transition

Standard

change

Well good news and bad news.  Mostly good though I think.

John was transferred to the ACT Team yesterday.  This is a highly structured, intensive team to support and monitor people who are very unstable with their symptoms.  We were lucky to get him in it as they have a limited number of participants.  It was the revolving hospitalizations and the severity of symptoms at the last one that qualified him.  The case manager at his program submitted him for this service as I had no knowledge of it at all until it was presented.

We had our first meeting yesterday with members of the team–his new Psychiatrist, the manager of the case managers and his former CM.  I have to say I had to retract my fangs as I was not cool at all with being left dangling with basically no services for two solid weeks after John was discharged from the hospital and not doing well here at my house.  It’s been tenuous at best, draining at worst and sometimes outright scary.

hissing

But a hissing sound is generally not a good first impression.  I did let them know though, that we brought on an independent psychiatrist as we had no other options during those two weeks and John wasn’t doing well.  They seemed surprised.  I was like “well, what options did we have?”.  Sometimes a first impression where someone is kind of already owing you, is ok (hey Mya and I got free facials on Monday for that reason).

John’s been focused on this bladder issue all week now and it’s mostly all he can talk about.  He’s jumped from Urgent Care to Urgent Care, a CT Scan yesterday, his primary Dr. yesterday and nothing seems to be turning up.  It’s hard to know if this is a real issue or psychosomatic as he tends toward that as well.   It just seems never ending.  One head is cut off and a two more sprout.

hydra

Today he tells me he thinks he needs to be admitted to the hospital over his bladder issues yet he went to see his Dr. yesterday and barely discussed it it seems.  Shaking my head.  I just can’t hold his hand through every. single. moment/crisis/whatever.  Now he tells me he’s going to the Emergency Room. This is not an uncommon occurrence.  Last month it was a heart attack (totally negative).  I don’t know how to assess any of this.  Maybe he needs to go that distance to find out he really has no problems.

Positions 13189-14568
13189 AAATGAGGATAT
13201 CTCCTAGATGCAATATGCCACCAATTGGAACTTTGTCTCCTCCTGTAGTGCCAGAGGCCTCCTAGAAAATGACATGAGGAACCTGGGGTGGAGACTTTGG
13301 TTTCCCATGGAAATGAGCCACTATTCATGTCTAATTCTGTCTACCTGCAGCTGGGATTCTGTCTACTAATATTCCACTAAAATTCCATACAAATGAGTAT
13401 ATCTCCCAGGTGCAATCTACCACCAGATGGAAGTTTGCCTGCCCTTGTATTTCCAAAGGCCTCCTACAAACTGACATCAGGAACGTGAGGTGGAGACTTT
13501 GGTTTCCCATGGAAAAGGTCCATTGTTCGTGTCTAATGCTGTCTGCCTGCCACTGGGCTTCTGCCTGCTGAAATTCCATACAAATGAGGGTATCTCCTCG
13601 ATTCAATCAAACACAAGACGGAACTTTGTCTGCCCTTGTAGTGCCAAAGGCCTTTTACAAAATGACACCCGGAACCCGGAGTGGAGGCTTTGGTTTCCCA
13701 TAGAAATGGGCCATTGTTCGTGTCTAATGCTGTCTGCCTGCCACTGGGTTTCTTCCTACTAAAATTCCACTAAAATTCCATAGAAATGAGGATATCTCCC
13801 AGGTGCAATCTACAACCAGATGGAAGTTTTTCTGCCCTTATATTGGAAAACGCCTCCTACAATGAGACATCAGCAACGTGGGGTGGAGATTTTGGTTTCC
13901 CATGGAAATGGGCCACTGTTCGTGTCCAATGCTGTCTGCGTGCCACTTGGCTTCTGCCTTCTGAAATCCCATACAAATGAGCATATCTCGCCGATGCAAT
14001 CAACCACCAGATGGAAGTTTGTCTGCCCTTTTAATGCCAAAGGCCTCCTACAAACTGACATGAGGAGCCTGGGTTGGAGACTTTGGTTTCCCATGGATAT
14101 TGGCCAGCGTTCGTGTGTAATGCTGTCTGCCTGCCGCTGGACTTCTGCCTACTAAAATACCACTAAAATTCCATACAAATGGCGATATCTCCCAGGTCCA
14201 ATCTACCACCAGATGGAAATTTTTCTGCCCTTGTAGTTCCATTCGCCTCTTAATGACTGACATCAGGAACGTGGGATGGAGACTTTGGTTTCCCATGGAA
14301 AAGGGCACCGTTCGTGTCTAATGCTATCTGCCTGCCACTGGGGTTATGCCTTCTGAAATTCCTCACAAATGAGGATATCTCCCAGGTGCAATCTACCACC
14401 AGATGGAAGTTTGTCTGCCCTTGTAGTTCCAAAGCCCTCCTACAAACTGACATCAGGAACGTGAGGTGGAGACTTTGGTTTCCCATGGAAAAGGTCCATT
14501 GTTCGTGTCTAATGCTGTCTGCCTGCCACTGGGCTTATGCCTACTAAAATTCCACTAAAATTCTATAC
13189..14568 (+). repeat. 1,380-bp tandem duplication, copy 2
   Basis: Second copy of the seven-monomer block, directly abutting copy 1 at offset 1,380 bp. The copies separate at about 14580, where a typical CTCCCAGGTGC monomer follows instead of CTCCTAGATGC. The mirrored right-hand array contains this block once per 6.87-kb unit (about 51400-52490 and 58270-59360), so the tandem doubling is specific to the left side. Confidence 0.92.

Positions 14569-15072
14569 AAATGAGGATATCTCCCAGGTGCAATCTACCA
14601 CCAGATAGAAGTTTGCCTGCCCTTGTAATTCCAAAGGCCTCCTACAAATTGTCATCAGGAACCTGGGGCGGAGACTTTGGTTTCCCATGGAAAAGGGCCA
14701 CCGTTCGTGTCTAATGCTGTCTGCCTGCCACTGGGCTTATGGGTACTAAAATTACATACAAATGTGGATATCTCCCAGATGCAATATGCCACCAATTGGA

Thankfully, I think I can start moving to the back seat now as this team is very comprehensive.  They have several case managers who specialize in various issues from housing (not a problem) to transportation (might be a problem) to Vocational rehab/volunteerism to home management to I don’t remember what else.  There’s a whole room filled with cubicles of them and we met probably 8 case managers yesterday who will all be working with John in some capacity.   This is a hard place for someone to fall through the cracks as they staff each participant every morning vs. the prior program just the ones who “have needs”.

The bad news is we can’t use Dr. Yasinski with this program at all.  😦 He came for another home visit this week and I’m telling you, as a former Psych RN, I’ve not seen a Dr. so up on meds and all of their interactions.  I would love him to be able to manage John’s meds but we’d have to give up this whole team to get that and he needs these services.  Plus, having a handsome man show up on my doorstep was a bonus-it doesn’t happen much these days.  lol I just had to say that.  That’s horrible isn’t it?  I feel so bad, I feel just so shallow saying that, objectifying this medical professional can’t you tell?  😉